GIVE AWAY: Leave a comment below on the blog or inbox me on Facebook to enter a drawing for a free CD. Thanks for reading and listening. Together we make a difference!



Writing With a Broken Heart

Monday, August 5th, 2013


“God loves YOU!” The large purple billboard seemed to yell at me as I drove past. An unexpected addition to the Northwoods roadside. Normally, I might have smiled or ignored it entirely but today the radio also seemed to be trying to get my attention with this simple yet often unfathomable imperative: God loves you.

I teared up and thanked God making a mental note to add this experience to my chapter entitled “Signposts.” Sometimes God is mysterious, silent and seems hidden and sometimes He is literal and in our faces — if we are looking.

The past few weeks I have been tucked away at our cabin in the Northwoods with the intention of working on the manuscript for my third book. I have organized it. Reorganized it. Read the already written chapters over and over and I have yet to add one new word to the book. I feel paralyzed. Not from writer’s block or fear or busyness (I truly have nothing to do here but the chores I create to do).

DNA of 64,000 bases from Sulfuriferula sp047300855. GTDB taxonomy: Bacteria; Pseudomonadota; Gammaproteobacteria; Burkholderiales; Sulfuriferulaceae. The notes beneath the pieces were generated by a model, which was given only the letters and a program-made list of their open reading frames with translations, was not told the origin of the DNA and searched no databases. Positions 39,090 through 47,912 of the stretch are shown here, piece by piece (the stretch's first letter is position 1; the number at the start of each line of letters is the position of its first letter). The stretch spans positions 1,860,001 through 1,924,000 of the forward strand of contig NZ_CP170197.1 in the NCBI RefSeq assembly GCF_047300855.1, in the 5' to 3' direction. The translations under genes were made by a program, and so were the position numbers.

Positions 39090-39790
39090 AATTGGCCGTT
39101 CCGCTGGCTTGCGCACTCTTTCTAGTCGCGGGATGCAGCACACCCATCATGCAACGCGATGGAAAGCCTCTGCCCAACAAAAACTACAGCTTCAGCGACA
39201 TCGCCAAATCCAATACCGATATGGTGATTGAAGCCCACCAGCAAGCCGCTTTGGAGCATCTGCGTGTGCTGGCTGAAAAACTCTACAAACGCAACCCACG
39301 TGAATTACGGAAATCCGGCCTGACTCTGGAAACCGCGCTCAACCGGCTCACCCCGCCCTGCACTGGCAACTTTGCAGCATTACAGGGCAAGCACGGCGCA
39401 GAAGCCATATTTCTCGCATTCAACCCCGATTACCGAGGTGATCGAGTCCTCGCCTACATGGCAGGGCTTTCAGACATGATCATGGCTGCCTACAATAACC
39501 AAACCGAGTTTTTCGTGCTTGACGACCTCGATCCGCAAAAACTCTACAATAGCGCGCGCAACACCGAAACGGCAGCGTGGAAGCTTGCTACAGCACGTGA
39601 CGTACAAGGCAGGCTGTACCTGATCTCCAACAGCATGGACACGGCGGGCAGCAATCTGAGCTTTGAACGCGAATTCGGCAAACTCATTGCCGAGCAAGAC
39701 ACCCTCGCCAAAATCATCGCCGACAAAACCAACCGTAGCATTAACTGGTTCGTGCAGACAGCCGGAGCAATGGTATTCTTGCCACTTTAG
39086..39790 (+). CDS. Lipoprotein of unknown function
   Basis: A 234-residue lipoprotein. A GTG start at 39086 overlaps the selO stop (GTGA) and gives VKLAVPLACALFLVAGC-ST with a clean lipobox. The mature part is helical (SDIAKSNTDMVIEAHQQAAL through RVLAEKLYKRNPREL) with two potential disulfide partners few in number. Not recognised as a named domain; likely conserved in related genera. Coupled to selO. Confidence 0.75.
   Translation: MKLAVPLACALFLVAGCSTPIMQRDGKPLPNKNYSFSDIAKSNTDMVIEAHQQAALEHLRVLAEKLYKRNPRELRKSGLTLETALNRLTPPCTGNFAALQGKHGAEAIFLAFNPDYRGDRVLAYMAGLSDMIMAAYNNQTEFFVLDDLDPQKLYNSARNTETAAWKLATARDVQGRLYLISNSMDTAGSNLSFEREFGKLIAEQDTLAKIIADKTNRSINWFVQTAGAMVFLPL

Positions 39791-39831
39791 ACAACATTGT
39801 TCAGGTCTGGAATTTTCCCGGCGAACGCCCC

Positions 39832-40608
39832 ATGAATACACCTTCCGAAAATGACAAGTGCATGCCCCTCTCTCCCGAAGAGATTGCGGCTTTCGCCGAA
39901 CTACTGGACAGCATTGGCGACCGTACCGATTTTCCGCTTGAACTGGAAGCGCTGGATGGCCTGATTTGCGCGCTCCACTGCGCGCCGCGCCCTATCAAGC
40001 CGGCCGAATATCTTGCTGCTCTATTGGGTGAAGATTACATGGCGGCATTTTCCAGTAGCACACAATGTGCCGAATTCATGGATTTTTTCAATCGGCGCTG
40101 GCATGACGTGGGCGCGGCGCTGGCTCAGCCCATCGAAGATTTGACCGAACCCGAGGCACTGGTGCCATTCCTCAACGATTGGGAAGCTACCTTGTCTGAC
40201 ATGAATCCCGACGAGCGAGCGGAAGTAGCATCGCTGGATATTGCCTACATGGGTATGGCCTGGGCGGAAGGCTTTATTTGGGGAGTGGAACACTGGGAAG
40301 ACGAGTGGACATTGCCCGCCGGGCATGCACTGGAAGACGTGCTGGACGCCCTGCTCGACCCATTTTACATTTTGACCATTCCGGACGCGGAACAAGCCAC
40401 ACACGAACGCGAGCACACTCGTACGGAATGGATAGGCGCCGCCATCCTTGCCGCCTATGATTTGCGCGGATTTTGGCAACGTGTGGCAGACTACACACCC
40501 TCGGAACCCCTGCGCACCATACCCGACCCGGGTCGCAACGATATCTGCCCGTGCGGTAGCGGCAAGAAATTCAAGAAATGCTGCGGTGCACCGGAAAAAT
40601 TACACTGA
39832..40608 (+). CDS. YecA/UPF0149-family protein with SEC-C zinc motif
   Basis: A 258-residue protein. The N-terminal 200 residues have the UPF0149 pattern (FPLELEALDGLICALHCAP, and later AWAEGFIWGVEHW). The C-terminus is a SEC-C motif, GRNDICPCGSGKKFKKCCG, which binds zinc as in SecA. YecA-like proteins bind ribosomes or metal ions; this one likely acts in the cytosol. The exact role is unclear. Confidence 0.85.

What surfaced while receiving God’s love driving alone through the deep woods — I am paralyzed by a broken heart.

This year our family has taken many hits. We can’t seem to get to safe harbor, the wide-open spaces of calm with no crisis or conflict. I’m not a young woman. I know life is hard for everyone. I’ve seen what life is like for women and children in unthinkable poverty and disease, abuse and oppression. I am no stranger to life on life’s terms. I understand storms will violently hit and we must weather them. I know these storms do not last forever. There are still waters ahead. Yet even while nestled in the woods next to a calm lake the roar of life’s stresses seems unrelenting. In my husband’s and my life, and in our children’s. We are thankful we have each other and we know under it all, all things pass, that in Him all things are made new.

Yet we are only human and sometimes, if not our faith, our resilience in faith, is challenged. We are not quite there and we are still on the journey — climbing the mountain, fighting the Orks, having boulders thrown at us, getting lost while darkness and storms threaten us and those we love. We’ve lost trusted friends and journeymen. Pain, abandonment, betrayal and death are real and the journey is hard.

I’m a housewife and a writer. A mom and a career volunteer. On the outside my life may not look as dramatic as Bilbo Baggin’s or Harry Potter’s yet is not that the point of those wonderful tales? The journey rages within and it must continue. As those myths help internalize, I have come to believe the secret to continuing, to keep moving, is to remember where I am going. What is my quest? Who is with me? Who has left me and why?